Understanding wine labels

While not all wine bottles have to have a label, most that you will come across do. Of course, cleanskins are out there and offer quality that ranges between frightening and super value, but you will come across labeled wine more often. The information on the label can be basic to complex, with indications that range from the producer through to additives and back to grape varieties. Often the front label is used for basic info, while the back label lets the high paid copywriters wax lyrical.

Some of the essentials on an Australian bottle of wine will appear on all labels. Generally, one sees a brand name. The percentage of alcohol, number of standard drinks this translates as and an Australian address are all compulsory on a label. Meanwhile, the net contents in milliliters are also present and when sulphur is added then ‘preservative 220’ appears.

The variables that often come into question are slightly different. ‘Reserve’, ‘Premium’ and ‘Single Vinyard’ may appear – these are quality designations that work in a kind of undefined but often meaningful way. Reserve and Premium generally indicate a special bottling of a wine, something that sits higher up in the scale of a range. Single Vineyard means the wine is sourced from one site, which can mean that it reflects its ‘terroir’ more easily – the vineyard designation can be very important in premium and reserve wines.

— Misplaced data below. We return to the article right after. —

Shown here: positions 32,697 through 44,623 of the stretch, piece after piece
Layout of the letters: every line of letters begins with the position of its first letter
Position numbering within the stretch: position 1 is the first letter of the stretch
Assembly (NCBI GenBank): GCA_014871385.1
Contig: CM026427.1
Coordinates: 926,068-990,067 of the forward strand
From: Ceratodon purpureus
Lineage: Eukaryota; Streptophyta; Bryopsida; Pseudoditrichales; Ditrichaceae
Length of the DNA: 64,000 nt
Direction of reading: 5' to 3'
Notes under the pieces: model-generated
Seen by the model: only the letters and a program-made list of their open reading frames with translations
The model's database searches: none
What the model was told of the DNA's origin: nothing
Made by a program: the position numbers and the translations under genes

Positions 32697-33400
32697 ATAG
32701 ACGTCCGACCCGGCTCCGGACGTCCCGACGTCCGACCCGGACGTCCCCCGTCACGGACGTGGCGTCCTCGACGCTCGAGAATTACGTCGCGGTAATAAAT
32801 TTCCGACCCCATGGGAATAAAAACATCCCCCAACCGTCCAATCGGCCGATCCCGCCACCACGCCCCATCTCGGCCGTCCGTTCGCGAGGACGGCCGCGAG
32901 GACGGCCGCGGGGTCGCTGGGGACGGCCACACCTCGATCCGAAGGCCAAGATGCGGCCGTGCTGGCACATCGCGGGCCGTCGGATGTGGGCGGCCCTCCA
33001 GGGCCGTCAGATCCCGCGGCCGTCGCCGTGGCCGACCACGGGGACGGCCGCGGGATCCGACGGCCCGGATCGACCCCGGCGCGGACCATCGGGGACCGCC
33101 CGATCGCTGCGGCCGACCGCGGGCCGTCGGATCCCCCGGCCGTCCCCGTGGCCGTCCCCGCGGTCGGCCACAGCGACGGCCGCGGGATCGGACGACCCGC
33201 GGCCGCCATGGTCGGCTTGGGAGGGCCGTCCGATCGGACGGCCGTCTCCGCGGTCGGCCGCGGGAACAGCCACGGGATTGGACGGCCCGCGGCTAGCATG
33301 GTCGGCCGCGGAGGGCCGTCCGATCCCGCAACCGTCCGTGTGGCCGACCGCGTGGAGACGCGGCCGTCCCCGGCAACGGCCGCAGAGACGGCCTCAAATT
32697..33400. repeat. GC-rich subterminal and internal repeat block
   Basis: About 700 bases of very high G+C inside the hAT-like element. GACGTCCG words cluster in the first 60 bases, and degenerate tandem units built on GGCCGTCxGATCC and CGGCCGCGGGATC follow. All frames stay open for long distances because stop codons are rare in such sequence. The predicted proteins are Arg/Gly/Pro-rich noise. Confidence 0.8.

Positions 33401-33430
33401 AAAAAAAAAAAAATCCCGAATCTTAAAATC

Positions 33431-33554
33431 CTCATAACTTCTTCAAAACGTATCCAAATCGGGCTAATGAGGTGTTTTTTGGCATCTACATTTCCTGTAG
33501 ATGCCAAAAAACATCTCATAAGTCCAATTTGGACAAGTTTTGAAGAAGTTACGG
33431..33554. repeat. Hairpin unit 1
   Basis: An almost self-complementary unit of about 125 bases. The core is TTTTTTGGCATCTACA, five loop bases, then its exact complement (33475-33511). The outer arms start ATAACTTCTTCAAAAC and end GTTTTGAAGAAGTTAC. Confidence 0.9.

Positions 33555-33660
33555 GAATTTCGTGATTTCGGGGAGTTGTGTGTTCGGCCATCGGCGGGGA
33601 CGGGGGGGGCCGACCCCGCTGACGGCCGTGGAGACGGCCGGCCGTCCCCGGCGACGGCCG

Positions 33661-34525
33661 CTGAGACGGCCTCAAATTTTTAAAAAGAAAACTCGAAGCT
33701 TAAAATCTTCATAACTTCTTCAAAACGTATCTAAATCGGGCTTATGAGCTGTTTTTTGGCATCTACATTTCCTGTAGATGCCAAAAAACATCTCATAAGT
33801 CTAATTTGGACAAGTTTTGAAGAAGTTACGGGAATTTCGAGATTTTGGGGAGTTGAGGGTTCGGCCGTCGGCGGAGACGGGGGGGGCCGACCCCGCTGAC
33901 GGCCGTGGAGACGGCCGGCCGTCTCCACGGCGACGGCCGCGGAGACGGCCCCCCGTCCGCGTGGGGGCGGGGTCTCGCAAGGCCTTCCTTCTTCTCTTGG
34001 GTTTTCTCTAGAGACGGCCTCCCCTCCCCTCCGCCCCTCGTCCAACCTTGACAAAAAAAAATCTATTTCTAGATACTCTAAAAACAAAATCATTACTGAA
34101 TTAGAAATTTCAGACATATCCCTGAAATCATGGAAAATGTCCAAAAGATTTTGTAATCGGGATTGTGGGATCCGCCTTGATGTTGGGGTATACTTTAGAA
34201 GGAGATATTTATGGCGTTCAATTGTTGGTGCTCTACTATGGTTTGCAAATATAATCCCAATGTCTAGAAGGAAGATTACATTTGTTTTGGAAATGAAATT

Generally design is open to interpretation. There are some eye-wateringly bad labels that may even cause a gag reflex, but generally designers are more thoughtful than to turn you off your wine… Bring on the pretty pictures…

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